Malaysia (Commonwealth Union)_ During the Commonwealth Health Ministers’ Meeting (CHMM) held in Geneva, Switzerland, Dr. Zaliha Mustafa conveyed Malaysia’s desire to digitalize the nation’s healthcare system and embrace a data-driven approach. The Health Minister attended the meeting and the 76th World Health Assembly (WHA) and expressed her commitment with the aim of enhancing the quality of healthcare services in the country.
In a Facebook post, Dr. Zaliha mentioned that the discussions during the meeting focused on pandemic preparedness, particularly emphasizing the promotion of equality in the development of health products and technology. According to her Facebook post, “The next session touched on matters related to preparedness to face pandemics, with special emphasis on promoting equality in the development of health products and technology”. She also highlighted the commitment of member nations to achieve Universal Health Coverage (UHC) by 2030, underscoring the pivotal role of primary healthcare in realizing this goal.
Furthermore, Dr. Zaliha urged the Commonwealth health ministers to offer incentives such as tax structures, research and development (R&D) funding, and strategic collaborations with relevant stakeholders to foster the growth of the local manufacturing industry in their respective nations. On a global scale, non-communicable diseases (NCDs) such as cardiovascular disease, cancer, chronic respiratory disease, and diabetes account for nearly three-quarters of mortality. In Asia and the Pacific region, more than half of all fatalities are due to NCDs, with approximately three out of four deaths in Malaysia being caused by these diseases. Further, digital health tools are also playing a pivotal role in the prevention, screening, and diagnosis of NCDs.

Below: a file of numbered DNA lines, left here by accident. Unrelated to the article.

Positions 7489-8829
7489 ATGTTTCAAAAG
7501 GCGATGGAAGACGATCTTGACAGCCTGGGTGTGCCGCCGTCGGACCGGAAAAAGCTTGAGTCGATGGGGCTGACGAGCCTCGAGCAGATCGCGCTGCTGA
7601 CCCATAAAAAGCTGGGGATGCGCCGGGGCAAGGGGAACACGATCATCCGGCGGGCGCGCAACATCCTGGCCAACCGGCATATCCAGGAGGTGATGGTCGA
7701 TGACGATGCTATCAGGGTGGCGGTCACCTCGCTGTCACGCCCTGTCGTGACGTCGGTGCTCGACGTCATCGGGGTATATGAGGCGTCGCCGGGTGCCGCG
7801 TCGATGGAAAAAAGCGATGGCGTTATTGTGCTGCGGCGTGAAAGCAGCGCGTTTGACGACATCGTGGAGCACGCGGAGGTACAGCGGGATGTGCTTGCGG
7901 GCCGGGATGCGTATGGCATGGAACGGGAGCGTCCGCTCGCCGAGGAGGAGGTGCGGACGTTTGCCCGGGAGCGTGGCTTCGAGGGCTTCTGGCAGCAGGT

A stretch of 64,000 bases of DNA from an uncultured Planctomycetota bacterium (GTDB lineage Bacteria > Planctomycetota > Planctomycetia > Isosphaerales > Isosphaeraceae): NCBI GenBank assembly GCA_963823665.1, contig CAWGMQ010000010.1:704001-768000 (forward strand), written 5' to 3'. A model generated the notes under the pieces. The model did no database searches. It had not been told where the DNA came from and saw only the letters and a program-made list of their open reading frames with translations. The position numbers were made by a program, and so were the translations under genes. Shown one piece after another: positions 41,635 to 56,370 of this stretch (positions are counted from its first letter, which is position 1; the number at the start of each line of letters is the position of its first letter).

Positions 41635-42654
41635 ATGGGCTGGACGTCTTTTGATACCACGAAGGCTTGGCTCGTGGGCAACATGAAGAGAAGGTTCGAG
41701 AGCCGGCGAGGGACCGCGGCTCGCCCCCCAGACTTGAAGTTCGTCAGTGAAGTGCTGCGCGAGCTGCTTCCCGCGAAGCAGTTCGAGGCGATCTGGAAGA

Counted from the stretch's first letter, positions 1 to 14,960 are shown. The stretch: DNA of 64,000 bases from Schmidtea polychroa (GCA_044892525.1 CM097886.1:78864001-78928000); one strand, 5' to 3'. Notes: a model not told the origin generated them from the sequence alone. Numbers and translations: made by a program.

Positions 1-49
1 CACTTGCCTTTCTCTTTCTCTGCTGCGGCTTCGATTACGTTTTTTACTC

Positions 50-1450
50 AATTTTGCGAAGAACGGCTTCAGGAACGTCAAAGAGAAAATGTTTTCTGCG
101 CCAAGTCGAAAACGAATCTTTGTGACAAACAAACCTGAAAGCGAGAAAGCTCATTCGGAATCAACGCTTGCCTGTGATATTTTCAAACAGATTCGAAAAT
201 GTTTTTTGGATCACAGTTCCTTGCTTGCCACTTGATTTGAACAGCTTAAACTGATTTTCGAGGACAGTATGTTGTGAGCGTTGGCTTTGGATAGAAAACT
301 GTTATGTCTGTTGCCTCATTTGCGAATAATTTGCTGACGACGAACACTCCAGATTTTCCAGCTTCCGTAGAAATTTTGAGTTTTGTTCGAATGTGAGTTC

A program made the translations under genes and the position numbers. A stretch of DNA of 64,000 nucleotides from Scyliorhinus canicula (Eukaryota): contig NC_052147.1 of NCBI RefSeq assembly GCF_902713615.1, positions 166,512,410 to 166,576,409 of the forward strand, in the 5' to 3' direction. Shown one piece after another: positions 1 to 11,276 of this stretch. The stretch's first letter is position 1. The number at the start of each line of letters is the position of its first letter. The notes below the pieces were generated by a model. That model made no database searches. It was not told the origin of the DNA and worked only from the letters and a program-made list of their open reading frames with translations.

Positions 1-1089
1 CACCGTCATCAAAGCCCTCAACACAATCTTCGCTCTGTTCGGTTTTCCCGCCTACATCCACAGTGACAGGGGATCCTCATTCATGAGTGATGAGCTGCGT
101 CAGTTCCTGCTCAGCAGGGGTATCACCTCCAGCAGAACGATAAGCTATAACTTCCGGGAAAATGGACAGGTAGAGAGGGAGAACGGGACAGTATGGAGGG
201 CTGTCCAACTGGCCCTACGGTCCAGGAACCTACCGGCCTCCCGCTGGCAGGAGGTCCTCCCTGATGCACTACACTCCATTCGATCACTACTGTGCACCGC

Additionally, utilizing digital platforms for public health communication as well as awareness programs proves to be one of the most effective approaches to enhancing health literacy. Even in countries like Malaysia, which has an overall literacy rate of 95%, the Malaysia National Health and Morbidity Survey 2019 (NHMS) revealed that more than 35% of the population has low health literacy. This trend is particularly noticeable among lower-income groups. In addition to enhancing health literacy through digital and mobile channels, gamified fitness applications are gaining popularity as they encourage behavior change and promote healthier and more active lifestyles.